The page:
Economic crosscurrents have finally caught up to the market. Just this week alone, Italy’s election woes, the sequestration and a paltry fourth quarter GDP report has made believing in the equity rally a little tougher.
A quick glance at the fundamentals show that for every reason to own stocks there is an argument to sell them:
- Earnings have risen, but coming public austerity in the U.S. could put an end to further expansion
- Companies are in good fiscal shape, but a slowdown in consumer spending is problematic
- Housing starts are impressive, but employment growth is still paltry
So what’s an investor to do, and what's an advisor tell clients? First off, it’s important to have a long-term view. Mine is bullish, and based mainly on valuation. The forward P/E for the S&P 500 is around 13, which is below the previous two peaks in March 2000 (P/E was 27) and October 2007 (P/E was 15). And since earnings are higher now than they were then, that should give the market some wriggle room. We might have some short-term weakness, but it’s important not to let one’s market exposure (beta) dip during portfolio rebalances or redeployments.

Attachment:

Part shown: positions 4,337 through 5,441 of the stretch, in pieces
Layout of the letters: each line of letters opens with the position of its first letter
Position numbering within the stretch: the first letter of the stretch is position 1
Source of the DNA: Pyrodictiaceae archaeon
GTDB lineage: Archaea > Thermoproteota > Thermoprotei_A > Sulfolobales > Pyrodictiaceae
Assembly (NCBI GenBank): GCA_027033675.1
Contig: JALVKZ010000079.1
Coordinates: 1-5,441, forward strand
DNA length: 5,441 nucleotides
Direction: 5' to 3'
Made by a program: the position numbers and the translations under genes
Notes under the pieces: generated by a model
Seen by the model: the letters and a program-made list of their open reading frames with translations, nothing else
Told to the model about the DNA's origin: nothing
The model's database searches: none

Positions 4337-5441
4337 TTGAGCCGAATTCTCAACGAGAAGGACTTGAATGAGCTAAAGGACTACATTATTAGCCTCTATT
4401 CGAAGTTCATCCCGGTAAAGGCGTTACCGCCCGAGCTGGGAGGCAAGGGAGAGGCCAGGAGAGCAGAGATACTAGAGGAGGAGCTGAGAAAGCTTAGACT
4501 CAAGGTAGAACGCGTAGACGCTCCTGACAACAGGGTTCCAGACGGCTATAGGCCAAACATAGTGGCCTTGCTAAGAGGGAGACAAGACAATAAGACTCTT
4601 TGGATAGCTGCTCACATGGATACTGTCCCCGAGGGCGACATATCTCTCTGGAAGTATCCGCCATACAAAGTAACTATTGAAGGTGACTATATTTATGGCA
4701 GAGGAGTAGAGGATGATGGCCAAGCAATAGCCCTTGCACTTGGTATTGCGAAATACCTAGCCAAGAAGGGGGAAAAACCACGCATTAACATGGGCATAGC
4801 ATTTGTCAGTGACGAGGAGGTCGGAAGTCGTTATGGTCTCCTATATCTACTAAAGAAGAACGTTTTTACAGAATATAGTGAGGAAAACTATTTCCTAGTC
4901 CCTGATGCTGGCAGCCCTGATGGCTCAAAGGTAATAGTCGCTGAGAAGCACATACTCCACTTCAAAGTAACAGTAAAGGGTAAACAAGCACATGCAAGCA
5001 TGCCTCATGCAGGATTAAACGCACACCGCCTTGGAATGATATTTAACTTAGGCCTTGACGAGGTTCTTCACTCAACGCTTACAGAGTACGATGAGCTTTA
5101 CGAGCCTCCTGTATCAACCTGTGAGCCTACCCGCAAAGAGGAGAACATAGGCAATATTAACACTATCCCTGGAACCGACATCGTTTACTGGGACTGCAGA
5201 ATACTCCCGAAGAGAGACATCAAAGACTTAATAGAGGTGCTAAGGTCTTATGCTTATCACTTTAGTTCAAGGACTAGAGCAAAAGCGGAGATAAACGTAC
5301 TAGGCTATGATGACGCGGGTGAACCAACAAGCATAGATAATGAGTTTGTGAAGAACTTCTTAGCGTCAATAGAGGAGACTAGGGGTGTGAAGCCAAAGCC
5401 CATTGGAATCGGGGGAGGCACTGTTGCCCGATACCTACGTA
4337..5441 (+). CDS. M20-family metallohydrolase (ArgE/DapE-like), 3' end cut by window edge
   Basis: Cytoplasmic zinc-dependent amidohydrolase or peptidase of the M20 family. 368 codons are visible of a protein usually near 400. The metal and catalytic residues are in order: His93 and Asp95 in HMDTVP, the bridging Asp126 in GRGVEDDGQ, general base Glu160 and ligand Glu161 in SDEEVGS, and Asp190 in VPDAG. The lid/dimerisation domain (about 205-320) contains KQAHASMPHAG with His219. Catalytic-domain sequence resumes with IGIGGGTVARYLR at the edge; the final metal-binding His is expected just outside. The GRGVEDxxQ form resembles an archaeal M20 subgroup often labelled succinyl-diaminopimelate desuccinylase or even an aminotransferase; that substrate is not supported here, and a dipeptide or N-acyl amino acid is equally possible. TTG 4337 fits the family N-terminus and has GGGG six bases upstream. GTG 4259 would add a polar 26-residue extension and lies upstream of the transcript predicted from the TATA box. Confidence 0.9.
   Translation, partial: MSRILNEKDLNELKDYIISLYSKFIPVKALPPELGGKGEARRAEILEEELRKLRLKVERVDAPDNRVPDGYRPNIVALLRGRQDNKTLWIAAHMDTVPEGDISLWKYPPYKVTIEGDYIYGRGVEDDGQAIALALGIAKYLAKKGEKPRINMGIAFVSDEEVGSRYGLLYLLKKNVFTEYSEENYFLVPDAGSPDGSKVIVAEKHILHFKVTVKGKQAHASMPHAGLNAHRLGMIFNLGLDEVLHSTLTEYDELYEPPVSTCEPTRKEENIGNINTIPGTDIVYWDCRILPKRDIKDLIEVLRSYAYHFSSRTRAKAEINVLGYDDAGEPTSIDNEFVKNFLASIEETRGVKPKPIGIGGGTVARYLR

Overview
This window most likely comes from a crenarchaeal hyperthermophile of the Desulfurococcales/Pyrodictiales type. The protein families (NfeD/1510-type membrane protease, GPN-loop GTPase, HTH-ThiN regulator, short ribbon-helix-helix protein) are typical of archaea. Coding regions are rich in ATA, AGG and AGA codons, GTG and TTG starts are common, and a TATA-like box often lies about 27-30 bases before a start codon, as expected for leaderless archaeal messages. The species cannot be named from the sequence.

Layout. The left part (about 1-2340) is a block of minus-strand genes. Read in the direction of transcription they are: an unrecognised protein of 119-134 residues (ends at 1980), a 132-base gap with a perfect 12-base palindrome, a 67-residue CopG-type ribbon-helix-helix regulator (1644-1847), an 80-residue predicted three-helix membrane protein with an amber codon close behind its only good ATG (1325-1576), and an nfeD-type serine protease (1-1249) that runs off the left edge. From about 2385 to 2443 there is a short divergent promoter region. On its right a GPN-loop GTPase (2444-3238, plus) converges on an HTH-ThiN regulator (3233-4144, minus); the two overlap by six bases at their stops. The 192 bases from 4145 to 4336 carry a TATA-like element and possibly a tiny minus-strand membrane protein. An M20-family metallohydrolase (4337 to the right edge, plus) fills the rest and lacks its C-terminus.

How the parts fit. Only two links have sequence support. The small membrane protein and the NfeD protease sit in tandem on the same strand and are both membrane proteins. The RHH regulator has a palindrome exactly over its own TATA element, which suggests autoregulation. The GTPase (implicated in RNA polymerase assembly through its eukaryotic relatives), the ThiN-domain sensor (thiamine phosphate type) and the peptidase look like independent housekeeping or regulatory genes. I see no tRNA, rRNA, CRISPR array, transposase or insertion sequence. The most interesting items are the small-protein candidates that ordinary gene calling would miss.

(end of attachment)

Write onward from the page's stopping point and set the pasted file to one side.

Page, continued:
Further, stocks have a competitive advantage versus other asset classes. They are not widely owned, yet the supply is shrinking due to M&/A activity (which, in turn, is being fed by lower rates). Dividend yields are comparable to short-term bonds, but the upside for equities is much greater.
The bulk of wealth created in the U.S. is due to investor participation in the growth of the economy. Don’t get waylaid by commentators looking for a short-term dip—remember, bad news sells much better than good news. Now is the time to draw a line in the sand and stay invested.